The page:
Time: 1:00 PM - 2:15 PM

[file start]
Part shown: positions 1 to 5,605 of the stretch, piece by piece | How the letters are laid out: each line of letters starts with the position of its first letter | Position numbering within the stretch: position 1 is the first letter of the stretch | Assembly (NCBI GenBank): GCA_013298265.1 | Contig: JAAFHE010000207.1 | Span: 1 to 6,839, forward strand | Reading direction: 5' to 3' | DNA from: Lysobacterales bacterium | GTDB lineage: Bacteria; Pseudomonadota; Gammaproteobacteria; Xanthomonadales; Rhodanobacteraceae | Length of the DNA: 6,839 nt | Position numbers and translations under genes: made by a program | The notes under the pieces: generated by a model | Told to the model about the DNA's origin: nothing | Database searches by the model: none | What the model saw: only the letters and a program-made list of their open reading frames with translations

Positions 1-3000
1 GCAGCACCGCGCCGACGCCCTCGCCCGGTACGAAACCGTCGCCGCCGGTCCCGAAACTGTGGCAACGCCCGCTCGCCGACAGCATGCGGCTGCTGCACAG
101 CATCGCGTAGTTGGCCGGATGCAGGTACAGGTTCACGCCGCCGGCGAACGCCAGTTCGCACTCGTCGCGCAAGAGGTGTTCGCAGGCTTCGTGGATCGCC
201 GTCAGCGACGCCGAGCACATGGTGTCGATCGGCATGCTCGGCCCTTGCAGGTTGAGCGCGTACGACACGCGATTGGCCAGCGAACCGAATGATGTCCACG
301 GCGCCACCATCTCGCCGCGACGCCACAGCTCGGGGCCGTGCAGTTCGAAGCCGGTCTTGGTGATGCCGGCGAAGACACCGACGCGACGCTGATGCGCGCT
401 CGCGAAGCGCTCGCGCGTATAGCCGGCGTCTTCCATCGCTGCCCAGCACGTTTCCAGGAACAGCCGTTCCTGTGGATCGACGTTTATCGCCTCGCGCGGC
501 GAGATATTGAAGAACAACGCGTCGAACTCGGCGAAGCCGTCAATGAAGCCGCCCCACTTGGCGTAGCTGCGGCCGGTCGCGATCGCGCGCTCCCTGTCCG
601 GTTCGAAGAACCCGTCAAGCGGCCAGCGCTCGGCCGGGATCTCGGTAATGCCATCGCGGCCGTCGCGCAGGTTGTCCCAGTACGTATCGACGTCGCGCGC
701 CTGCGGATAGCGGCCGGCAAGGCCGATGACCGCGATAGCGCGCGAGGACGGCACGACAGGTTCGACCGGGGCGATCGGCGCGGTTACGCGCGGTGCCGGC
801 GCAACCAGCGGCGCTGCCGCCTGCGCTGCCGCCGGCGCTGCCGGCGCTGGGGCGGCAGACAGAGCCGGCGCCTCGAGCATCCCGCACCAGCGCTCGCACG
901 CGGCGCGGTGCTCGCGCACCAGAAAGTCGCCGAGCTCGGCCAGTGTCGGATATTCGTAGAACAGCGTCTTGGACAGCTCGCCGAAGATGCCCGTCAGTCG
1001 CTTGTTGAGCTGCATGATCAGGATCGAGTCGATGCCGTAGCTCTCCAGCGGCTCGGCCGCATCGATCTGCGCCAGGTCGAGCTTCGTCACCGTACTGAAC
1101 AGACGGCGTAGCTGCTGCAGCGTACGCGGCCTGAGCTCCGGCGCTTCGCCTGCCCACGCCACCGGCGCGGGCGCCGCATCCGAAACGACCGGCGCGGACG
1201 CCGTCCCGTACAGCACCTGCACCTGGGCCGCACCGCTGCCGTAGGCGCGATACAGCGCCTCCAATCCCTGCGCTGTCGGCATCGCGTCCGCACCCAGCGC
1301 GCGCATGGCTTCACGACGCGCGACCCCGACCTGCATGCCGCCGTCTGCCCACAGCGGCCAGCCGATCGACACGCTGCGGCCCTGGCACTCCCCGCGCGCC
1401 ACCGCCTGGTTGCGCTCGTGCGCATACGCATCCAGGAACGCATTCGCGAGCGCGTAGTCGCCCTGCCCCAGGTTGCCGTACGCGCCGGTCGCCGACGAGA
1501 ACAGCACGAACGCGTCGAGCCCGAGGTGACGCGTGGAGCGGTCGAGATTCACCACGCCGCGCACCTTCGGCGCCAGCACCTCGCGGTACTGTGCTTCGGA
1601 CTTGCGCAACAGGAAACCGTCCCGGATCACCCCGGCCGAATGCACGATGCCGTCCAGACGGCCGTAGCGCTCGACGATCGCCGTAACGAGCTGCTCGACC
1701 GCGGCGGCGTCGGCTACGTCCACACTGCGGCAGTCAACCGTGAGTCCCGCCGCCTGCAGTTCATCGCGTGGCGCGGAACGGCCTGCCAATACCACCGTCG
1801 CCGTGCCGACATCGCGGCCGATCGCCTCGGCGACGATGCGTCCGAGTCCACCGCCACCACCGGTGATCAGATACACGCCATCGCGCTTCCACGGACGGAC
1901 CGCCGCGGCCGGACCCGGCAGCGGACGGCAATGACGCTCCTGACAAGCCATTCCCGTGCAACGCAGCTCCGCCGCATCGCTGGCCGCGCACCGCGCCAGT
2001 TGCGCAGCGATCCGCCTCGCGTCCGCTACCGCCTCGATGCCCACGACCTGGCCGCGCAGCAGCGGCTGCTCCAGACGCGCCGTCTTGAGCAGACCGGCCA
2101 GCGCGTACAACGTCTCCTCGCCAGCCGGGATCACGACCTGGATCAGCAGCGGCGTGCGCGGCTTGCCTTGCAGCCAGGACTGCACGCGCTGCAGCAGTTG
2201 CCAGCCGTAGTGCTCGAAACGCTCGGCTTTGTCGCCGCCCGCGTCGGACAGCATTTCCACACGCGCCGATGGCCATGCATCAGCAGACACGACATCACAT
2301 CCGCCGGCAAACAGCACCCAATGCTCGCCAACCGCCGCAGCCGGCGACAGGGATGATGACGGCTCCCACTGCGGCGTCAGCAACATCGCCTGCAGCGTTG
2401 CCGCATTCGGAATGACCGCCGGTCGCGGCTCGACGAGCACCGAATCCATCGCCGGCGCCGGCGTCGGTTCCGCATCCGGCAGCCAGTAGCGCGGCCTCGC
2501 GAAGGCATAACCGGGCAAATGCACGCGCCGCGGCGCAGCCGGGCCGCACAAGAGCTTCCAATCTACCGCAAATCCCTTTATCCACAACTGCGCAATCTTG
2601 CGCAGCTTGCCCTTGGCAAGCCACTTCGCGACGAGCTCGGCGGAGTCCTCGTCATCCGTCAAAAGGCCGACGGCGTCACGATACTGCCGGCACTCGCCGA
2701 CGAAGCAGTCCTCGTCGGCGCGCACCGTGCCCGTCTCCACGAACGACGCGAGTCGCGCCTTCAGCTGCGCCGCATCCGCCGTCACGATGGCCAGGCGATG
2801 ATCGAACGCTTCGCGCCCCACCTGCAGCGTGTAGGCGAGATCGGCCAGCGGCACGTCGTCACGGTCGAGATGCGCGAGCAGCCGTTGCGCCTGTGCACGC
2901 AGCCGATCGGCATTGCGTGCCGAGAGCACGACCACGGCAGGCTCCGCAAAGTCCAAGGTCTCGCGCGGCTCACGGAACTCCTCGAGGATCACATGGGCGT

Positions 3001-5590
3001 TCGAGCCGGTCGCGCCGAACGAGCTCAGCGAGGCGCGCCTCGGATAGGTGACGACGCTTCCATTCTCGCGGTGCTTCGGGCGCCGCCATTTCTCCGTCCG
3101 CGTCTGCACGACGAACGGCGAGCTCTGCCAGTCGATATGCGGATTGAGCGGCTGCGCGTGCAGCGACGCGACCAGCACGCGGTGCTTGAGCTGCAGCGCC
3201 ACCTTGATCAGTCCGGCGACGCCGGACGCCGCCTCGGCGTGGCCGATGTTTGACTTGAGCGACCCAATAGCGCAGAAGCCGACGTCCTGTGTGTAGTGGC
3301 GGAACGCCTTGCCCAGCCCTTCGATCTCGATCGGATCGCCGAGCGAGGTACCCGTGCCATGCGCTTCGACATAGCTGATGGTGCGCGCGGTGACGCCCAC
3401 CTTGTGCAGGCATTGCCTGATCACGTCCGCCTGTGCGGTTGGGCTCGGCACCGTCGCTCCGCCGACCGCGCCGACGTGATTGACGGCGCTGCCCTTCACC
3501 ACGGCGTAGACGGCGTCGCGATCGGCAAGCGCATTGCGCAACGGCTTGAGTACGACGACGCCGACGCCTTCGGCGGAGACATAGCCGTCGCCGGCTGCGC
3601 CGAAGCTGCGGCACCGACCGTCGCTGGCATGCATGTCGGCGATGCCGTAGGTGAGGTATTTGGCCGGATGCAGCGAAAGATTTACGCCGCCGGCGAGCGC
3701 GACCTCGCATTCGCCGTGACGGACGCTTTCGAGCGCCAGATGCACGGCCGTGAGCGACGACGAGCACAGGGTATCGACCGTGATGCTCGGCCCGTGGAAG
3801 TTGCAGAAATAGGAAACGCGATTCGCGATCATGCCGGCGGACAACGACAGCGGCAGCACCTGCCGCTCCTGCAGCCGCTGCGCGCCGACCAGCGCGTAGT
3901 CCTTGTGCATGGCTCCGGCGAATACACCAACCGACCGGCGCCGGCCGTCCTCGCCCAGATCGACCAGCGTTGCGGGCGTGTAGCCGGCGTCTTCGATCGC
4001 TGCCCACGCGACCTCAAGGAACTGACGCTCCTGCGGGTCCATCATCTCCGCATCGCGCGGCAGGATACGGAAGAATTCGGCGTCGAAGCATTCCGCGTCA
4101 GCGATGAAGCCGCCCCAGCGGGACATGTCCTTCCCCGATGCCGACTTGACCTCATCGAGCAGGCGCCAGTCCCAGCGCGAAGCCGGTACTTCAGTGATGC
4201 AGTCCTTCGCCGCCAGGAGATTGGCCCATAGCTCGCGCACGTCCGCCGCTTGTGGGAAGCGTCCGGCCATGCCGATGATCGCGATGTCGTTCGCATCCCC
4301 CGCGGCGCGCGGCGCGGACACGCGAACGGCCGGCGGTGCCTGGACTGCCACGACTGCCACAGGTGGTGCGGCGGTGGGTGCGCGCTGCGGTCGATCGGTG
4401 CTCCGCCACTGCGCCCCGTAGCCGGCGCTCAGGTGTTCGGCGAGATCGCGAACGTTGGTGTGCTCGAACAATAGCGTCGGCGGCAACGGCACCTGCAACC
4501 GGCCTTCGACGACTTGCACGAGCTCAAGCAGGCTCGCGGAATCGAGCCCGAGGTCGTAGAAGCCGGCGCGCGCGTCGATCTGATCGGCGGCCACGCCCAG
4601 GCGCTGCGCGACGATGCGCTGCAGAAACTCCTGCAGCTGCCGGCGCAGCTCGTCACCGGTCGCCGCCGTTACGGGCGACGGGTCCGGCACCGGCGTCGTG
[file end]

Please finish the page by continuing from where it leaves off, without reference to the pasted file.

How has human trafficking been described and made real through legal, political and cultural sites? What visual economies shape the consumption of certain kinds of images of trafficking and what is at stake in posing human rights through (neo)liberal terms? Taking an interdisciplinary approach, this presentation examines how human trafficking (and more specifically sex trafficking) has become a political and cultural reality for US audiences by mapping the ways government, media and scholarly research have framed and narrated trafficking. This presentation looks at the production of human trafficking as a contemporary human rights concern in order to draw attention to the historical and continuing ways knowledge of racialized sexualities shapes and polices US national belonging as well as notions of global, human rights citizenship.
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